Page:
MUNICH – Russia’s foreign minister slammed Western support of Ukraine’s opposition, suggesting on Saturday that it is helping fuel the escalation of violence.
Ukraine has faced two months of major protests that started after President Viktor Yanukovych backed off an agreement to deepen ties with the European Union in favor of relations with Russia.
The protests had been mostly peaceful until mid-January, when demonstrators angered by the new anti-protest laws launched violent clashes with police. Three protesters died in the clashes, two of them from gunshot wounds. Police insist they didn’t fire the fatal shots.
At a gathering of the world’s top diplomats and defense officials in Munich, Russian Foreign Minister Sergey Lavrov took issue with what he said were “prominent European politicians actually encouraging such actions.”
“What does incitement of increasingly violent street protests have to do with promoting democracy?” Lavrov said. “Why don’t we hear condemnations of those who seize and hold government buildings, burn, torch the police, use racist and anti-Semitic and Nazi slogans?”
Speaking before Lavrov, NATO’s Secretary General Anders Fogh Rasmussen, meanwhile, blamed the security forces in Ukraine for using excessive force, and added that “Ukraine must have the freedom to choose its own path without external pressure.”
One of Ukraine’s top opposition leaders, Arseniy Yatsenyuk, said as he arrived at the Munich Security Conference on Friday that his country needs more than “vocal support” from the West, arguing that it “desperately needs a Marshall plan and not martial law in order to stabilize the political and economic situation.”
U.S. Secretary of State John Kerry was expected to meet with Yatsenyuk and other opposition leaders in Munich on Saturday, and Ukraine’s foreign minister was also attending the conference.
During a public appearance in Munich, Kerry decried what he called a “disturbing trend” of governments in central and eastern Europe, including Ukraine, trampling on the aspirations of ordinary people.
Kerry said the crisis in Ukraine is about ordinary people fighting for the right to associate with the European Union. And he said Ukrainians have decided their futures don’t have to lie with one country - an allusion to Russia.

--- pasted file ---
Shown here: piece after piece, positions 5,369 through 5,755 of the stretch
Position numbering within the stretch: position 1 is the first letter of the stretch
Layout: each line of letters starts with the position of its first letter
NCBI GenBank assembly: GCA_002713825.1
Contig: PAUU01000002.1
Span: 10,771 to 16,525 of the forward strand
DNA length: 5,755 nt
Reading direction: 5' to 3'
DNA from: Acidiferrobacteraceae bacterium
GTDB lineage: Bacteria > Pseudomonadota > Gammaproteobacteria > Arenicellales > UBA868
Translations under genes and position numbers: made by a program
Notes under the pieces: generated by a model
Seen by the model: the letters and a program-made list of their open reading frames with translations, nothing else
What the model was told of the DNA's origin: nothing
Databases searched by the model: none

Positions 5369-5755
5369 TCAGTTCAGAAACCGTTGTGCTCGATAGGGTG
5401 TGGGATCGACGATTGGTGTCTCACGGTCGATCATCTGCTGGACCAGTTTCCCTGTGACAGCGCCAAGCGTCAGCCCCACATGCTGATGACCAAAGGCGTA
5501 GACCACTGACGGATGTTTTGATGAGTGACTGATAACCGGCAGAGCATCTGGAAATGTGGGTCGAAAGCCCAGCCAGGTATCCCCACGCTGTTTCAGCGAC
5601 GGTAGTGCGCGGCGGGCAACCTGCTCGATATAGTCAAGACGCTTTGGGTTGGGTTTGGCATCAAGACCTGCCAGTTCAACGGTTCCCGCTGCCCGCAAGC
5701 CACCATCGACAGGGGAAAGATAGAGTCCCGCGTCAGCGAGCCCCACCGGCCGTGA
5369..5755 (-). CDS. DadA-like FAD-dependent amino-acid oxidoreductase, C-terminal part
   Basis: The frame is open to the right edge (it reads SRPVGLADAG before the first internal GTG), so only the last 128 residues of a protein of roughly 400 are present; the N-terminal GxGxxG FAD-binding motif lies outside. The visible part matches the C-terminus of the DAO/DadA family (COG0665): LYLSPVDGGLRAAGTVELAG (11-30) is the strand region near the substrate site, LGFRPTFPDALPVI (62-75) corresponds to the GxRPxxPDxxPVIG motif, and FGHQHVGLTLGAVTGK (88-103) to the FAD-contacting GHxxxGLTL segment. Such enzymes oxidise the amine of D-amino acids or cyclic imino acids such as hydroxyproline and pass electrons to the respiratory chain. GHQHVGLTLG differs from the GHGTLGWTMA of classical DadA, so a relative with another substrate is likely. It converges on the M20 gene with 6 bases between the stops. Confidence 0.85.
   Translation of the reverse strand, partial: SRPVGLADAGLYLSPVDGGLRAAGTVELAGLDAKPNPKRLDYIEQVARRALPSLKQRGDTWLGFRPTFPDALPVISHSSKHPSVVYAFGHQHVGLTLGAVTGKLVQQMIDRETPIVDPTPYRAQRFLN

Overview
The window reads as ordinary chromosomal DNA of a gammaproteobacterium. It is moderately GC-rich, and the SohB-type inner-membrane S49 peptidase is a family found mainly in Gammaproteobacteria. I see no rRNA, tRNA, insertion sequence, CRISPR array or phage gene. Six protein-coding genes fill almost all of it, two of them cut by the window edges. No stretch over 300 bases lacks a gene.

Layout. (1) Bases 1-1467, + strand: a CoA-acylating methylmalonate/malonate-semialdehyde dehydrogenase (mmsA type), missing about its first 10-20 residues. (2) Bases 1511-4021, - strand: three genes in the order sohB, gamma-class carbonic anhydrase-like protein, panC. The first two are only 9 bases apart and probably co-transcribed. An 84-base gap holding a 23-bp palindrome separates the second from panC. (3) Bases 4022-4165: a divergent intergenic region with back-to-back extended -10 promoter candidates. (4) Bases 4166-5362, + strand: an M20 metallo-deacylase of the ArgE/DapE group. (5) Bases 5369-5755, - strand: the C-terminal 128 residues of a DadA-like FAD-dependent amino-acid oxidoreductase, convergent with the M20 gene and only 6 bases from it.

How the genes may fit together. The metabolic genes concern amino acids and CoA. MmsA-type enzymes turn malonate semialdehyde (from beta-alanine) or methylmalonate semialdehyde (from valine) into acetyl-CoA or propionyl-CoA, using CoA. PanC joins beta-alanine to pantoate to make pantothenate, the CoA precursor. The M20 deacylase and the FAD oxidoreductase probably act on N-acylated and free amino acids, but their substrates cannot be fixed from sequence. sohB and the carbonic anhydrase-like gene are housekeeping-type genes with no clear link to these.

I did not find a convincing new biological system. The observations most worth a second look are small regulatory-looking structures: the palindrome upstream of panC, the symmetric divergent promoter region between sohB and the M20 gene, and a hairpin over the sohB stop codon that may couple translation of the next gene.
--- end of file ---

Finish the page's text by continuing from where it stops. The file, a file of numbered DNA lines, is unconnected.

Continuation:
“Nowhere is the fight for a democratic, European future more important today than in Ukraine,” he said. “While there are unsavory elements in any chaotic situation, the vast majority of Ukrainians want to live freely in a safe, prosperous country.”
Lavrov suggested that a possible solution to tensions such as those over Ukraine was a free trade zone including the European Union and a customs union of former Soviet states, which has been floated in the past by Russian President Vladimir Putin.
“It is unlikely that any European nation would face the `either-or’ choice today if we were already on the track to a common European home,” he said. “Unfortunately, what still prevails is the logic of preserving the dividing lines according to the principle of `he who is not for us is against us.”’
The Munich conference, in its 50th edition this year, is known as a venue for the frank exchange of ideas in an informal setting.
Lavrov used the occasion to take a renewed shot at plans by the United States and NATO to install a missile defense system in Romania and Poland, even after the NATO chief said the project is “falsely described as offensive by Russia.”
Lavrov said Russia considers such a system “a part of the strategic arsenal of the United States” and said Moscow’s main concern is “about capabilities, and not intentions.”
“When a nuclear shield is added to a nuclear sword, it is very tempting to use this offensive-defensive capability,” he said.
Geir Moulson in Berlin and AP National Security Writer Robert Burns contributed to this report from Munich.